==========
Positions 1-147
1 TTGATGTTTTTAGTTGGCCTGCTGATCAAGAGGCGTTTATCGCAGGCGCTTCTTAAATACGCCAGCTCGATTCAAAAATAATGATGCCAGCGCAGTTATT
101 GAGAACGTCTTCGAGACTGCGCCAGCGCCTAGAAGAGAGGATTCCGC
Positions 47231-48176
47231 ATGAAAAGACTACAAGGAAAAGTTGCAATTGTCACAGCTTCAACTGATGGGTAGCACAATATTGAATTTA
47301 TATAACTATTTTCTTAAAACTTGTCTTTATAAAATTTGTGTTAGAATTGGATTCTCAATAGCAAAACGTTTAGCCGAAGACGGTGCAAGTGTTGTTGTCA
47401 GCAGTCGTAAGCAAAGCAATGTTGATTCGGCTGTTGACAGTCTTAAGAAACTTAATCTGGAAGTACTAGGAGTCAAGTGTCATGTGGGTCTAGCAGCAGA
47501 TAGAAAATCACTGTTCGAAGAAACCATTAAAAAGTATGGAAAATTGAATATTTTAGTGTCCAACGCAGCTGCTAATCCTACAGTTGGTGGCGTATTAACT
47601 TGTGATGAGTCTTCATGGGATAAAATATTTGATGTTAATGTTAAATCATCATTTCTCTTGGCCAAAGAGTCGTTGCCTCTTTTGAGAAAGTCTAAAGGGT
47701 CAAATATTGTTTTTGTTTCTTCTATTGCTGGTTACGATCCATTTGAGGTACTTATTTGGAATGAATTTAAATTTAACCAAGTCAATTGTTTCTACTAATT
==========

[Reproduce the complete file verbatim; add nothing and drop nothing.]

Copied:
Positions 1-147
1 TTGATGTTTTTAGTTGGCCTGCTGATCAAGAGGCGTTTATCGCAGGCGCTTCTTAAATACGCCAGCTCGATTCAAAAATAATGATGCCAGCGCAGTTATT
101 GAGAACGTCTTCGAGACTGCGCCAGCGCCTAGAAGAGAGGATTCCGC
Positions 47231-48176
47231 ATGAAAAGACTACAAGGAAAAGTTGCAATTGTCACAGCTTCAACTGATGGGTAGCACAATATTGAATTTA
47301 TATAACTATTTTCTTAAAACTTGTCTTTATAAAATTTGTGTTAGAATTGGATTCTCAATAGCAAAACGTTTAGCCGAAGACGGTGCAAGTGTTGTTGTCA
47401 GCAGTCGTAAGCAAAGCAATGTTGATTCGGCTGTTGACAGTCTTAAGAAACTTAATCTGGAAGTACTAGGAGTCAAGTGTCATGTGGGTCTAGCAGCAGA
47501 TAGAAAATCACTGTTCGAAGAAACCATTAAAAAGTATGGAAAATTGAATATTTTAGTGTCCAACGCAGCTGCTAATCCTACAGTTGGTGGCGTATTAACT
47601 TGTGATGAGTCTTCATGGGATAAAATATTTGATGTTAATGTTAAATCATCATTTCTCTTGGCCAAAGAGTCGTTGCCTCTTTTGAGAAAGTCTAAAGGGT
47701 CAAATATTGTTTTTGTTTCTTCTATTGCTGGTTACGATCCATTTGAGGTACTTATTTGGAATGAATTTAAATTTAACCAAGTCAATTGTTTCTACTAATT